URI Oceanographers Track Changes in Narragansett
Narragansett, RI--July 14, 1999--As part of a statewide, multi-disciplinary
program to improve monitoring of Narragansett Bay, scientists at the URI
Graduate School of Oceanography (GSO), led by chemical oceanographer Dana
Kester of Narragansett, have placed two instrumented buoys in the bay to
measure the changes in water properties and the overall health of the bay.
The buoys measure seawater temperature, salinity, oxygen content, pH, tide
height, and chlorophyll content.
Powered by batteries that are re-charged using solar panels, the buoys
take measurements automatically every 15 minutes and transmit their data
each day to a computer at GSO by a cellular telephone link. One buoy is
located in the upper bay south of Rocky Point, and the other buoy is located
in the mid-bay east of Quonset Point.
Measurements have been made day and night for approximately two weeks.
Assisted by GSO research scientist Wendy Woods of Jamestown and undergraduate
student Becky Eggiman of Narragansett, Kester plans to continue the measurements
throughout the year. The data will be used in research studies to better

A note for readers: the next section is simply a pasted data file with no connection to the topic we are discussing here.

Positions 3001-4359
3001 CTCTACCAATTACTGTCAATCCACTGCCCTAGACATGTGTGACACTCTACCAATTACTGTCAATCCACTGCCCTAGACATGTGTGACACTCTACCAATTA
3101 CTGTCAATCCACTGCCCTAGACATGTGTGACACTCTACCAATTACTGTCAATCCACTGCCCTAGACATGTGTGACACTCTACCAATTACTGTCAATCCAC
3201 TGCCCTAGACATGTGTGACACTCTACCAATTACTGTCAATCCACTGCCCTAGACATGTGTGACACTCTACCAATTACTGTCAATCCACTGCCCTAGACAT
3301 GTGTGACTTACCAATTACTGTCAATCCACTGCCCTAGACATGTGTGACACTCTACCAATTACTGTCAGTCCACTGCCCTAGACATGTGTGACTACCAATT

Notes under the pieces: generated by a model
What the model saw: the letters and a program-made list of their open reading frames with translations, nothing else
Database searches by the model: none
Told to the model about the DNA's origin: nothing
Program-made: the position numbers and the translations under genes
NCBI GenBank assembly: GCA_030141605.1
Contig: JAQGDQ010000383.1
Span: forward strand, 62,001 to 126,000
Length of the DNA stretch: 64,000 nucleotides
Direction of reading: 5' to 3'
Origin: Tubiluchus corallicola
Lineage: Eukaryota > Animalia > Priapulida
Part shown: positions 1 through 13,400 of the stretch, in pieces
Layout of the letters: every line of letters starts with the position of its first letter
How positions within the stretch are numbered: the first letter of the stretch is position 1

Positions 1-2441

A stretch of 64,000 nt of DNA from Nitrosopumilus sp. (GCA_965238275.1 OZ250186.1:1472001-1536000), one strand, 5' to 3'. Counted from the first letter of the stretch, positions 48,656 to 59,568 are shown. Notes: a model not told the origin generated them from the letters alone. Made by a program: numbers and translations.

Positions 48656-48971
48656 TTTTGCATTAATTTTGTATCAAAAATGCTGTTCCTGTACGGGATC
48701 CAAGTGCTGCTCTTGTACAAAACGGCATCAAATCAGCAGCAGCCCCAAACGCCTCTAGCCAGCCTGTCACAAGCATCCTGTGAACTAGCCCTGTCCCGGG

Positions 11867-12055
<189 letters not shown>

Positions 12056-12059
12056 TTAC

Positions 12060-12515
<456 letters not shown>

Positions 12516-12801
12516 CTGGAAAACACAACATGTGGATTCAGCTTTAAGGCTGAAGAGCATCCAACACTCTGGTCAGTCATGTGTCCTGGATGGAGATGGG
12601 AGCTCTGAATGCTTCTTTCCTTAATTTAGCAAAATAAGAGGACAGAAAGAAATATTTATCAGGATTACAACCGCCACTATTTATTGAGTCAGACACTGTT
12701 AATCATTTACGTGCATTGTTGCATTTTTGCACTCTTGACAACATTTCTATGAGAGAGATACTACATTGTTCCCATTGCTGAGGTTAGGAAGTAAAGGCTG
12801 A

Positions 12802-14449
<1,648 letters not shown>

understand the physical, chemical, and biological processes that occur in
the bay and will also be useful for a number of local marine environmental
"We are able to see the effects on the ecosystem of specific natural
processes," said Kester. "For example, on July 2 when we had a
period of high winds, the waters were totally mixed from top to bottom.
During the hot weather over the Fourth of July weekend, the phytoplankton
(microscopic plants that drift in the waters) used the nutrients that were
stirred up by the windy weather and grew rapidly, producing large amounts
of oxygen in the surface waters of the bay. As the bay became stratified
with warm less saline water over colder saline waters, the animals and micro-organisms
in the bottom waters began to deplete the oxygen near the seafloor. During
the past week we have also seen an intrusion of bottom waters enter the
bay from Rhode Island Sound. This can play an important role in fisheries
in the bay."
Funding for the buoys was provided by a grant from the National Oceanic
and Atmospheric Administration (NOAA). Other agencies and institutions involved
in this project to better understand the bay's processes and how they are
affected by human activity include NOAA's National Marine Fisheries Service
laboratory in Narragansett, Roger Williams University, the Narragansett
Bay National Estuarine Research Reserve on Prudence Island, and the RI Department
of Environmental Management.
For Information: Lisa Cugini, 874-6642; email@example.com